Green Pages

  • The Elusive Heather February 11, 2010
    Searching for the TCI’s National Flower. Story & Photos By Sophie Williams As a botany student in the UK, I regularly see the beautiful purple heathers covering the hillsides and dominating the landscape. When I was offered the opportunity to study the Turks & Caicos heather, I was excited and eager to see an endemic species of ...
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  • Rare & Wonderful February 11, 2010
    Studying the charismatic white spotted eagle ray populations of South Caicos. Story & Photos By Jan Lupton Venture on a dive or snorkel in the beautiful seas surrounding the Turks & Caicos Islands and you may be treated to an encounter with one or more white spotted eagle rays gracefully flying through the water. In contrast to ...
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  • A Promising Prognosis June 1, 2009
    Tackling TCI’s turtle fishery. By Peter Richardson, Biodiversity Programme Manager, Marine Conservation Society (MCS) Humans have hunted turtles in the Turks & Caicos Islands for centuries. Yet turtles still thrive here, in good numbers too. With their extensive, pristine coral reefs and vast swathes of seagrass beds, lagoons and tidal creeks, the low lying Turks & Caicos ...
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  • National Herbarium March 25, 2009
    A collection realised by collaboration. By B. Naqqi Manco, Senior Conservation Officer, Turks & Caicos National Trust Photos Courtesy TCI National Trust and Board of Trustees, Royal Botanic Gardens, Kew When I was in university, a friend of mine – recognising my love of plants – brought me an African violet as a gift. Its source unknown, she’d ...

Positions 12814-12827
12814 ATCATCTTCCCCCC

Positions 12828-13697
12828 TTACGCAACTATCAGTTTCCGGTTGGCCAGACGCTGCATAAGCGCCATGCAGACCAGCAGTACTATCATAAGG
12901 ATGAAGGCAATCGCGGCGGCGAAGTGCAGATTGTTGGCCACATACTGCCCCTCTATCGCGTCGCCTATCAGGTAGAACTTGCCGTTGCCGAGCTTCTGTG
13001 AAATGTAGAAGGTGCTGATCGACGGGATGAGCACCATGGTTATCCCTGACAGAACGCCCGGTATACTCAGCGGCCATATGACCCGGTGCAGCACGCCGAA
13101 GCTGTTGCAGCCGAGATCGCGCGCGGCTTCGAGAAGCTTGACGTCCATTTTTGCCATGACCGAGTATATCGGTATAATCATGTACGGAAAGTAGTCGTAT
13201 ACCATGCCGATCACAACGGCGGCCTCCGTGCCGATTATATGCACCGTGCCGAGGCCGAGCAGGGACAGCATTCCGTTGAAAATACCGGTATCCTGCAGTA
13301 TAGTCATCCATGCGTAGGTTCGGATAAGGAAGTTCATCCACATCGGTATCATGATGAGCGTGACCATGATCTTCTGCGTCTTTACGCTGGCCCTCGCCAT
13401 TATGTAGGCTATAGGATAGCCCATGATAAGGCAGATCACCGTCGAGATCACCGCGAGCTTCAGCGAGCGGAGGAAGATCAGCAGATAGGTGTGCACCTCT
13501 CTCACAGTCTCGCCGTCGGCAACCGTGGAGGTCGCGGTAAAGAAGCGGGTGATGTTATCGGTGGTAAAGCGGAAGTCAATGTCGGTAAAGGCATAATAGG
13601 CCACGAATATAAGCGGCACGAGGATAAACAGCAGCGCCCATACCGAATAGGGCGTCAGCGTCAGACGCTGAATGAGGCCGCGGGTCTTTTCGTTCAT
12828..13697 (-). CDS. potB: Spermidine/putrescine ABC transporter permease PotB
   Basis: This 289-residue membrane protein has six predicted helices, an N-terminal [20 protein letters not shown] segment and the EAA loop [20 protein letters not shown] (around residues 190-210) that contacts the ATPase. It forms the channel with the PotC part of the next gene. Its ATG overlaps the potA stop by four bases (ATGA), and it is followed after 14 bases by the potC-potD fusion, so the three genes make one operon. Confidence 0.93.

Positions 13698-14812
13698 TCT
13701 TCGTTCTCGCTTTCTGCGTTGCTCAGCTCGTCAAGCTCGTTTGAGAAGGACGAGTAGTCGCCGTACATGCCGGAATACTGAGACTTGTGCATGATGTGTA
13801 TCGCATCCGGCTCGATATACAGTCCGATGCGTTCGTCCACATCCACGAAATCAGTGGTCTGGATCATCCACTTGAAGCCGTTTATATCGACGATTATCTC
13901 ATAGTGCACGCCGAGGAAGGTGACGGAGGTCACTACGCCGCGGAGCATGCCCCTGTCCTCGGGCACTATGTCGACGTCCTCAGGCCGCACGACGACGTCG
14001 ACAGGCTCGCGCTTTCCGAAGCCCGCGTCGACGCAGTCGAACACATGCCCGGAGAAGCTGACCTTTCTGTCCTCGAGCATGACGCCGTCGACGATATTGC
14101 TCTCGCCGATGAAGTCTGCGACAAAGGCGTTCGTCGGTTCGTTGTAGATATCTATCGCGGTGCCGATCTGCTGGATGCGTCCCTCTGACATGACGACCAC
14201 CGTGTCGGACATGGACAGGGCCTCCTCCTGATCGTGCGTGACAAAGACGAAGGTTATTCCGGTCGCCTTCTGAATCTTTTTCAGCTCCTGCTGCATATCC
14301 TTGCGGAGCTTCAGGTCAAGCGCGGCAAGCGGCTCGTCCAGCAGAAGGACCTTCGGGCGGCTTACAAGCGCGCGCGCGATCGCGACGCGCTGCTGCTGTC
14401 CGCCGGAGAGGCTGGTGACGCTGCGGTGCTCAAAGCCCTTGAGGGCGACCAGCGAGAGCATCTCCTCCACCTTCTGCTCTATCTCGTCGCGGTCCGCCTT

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  • Oh, Christmas Palm January 1, 2009
    mega millions numbers Helping to ensure the palms are “present” in TCI’s future. By B. Naqqi Manco, Senior Conservation Officer, Turks & Caicos National Trust Photos Courtesy Board of Trustees, Royal Botanic Gardens, Kew and TCI National Trust Call me a Scrooge. I’ve never been big on Christmas. The consumerism, the materialism, the mad rush at supermarkets and ...
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  • The Creepy-Crawly Life September 1, 2008
    Story & Photos By B. Naqqi Manco The Turks & Caicos Islands are blissfully free of dangerous land animals. Our largest native land animal is a humble vegetarian, the Turks & Caicos Rock Iguana. No large predators lurk in the bush. Our three small snake species are all non-venomous and shy. Possibly the only creature throughout ...
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  • The Crustacean Invasion June 1, 2008
    Great Blue land crabs are a tasty terror! Story & Photos By B. Naqqi Manco, Sr. Conservation Officer, Turks & Caicos National Trust They come every year. The spring rains awaken them and the Islands are subject to the onslaught of a creepy crustacean invasion. Most welcome these creatures, but I’m still working on feeling anything but ...
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  • Where People & Iguanas Meet April 1, 2008
    A Trip to Little Water Cay By Jonathan Sayao, T & C National Trust Education Officer Photo By Brian Riggs Listed among the Turks & Caicos Islands’ must-see places to visit is Little Water Cay, popularly known as Iguana Island. This 116-acre cay lies just off the eastern end of Providenciales and has two small ...